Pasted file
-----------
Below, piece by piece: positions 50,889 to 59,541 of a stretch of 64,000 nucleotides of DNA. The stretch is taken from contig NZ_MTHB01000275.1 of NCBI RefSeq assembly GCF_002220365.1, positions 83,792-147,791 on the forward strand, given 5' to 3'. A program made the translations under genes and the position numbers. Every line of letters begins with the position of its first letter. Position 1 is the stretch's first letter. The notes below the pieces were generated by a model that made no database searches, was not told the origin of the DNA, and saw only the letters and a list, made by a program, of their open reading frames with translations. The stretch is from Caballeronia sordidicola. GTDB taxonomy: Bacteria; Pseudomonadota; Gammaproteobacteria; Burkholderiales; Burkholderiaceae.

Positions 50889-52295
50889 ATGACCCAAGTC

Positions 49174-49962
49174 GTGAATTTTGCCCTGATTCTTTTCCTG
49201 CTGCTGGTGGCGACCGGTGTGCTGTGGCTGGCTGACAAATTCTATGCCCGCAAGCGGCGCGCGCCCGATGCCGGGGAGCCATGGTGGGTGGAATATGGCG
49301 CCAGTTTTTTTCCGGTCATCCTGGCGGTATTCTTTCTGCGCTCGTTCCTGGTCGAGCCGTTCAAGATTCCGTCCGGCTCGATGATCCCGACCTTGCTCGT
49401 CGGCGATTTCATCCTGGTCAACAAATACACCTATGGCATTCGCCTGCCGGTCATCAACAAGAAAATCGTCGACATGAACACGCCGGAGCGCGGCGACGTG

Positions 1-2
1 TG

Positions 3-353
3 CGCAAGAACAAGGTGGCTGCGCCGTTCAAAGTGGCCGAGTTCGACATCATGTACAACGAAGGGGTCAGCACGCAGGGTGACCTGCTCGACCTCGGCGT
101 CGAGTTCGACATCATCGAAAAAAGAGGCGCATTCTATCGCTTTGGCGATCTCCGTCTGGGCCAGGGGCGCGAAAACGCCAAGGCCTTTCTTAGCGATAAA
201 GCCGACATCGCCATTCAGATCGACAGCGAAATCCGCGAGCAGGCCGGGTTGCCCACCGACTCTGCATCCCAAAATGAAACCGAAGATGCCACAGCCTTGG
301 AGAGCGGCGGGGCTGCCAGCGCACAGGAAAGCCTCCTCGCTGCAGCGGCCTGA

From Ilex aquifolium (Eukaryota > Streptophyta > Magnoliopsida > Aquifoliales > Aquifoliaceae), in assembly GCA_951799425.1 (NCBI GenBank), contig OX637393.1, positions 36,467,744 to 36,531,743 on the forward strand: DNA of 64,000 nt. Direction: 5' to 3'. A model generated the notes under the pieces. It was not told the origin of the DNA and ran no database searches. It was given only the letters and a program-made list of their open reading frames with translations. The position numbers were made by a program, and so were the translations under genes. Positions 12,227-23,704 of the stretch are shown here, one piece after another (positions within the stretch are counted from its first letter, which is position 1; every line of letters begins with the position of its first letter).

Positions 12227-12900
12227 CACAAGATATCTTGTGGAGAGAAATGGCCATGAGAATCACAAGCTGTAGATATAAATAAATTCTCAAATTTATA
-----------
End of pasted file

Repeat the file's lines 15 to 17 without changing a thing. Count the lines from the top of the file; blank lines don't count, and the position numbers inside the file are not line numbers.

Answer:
301 AGAGCGGCGGGGCTGCCAGCGCACAGGAAAGCCTCCTCGCTGCAGCGGCCTGA

From Ilex aquifolium (Eukaryota > Streptophyta > Magnoliopsida > Aquifoliales > Aquifoliaceae), in assembly GCA_951799425.1 (NCBI GenBank), contig OX637393.1, positions 36,467,744 to 36,531,743 on the forward strand: DNA of 64,000 nt. Direction: 5' to 3'. A model generated the notes under the pieces. It was not told the origin of the DNA and ran no database searches. It was given only the letters and a program-made list of their open reading frames with translations. The position numbers were made by a program, and so were the translations under genes. Positions 12,227-23,704 of the stretch are shown here, one piece after another (positions within the stretch are counted from its first letter, which is position 1; every line of letters begins with the position of its first letter).

Positions 12227-12900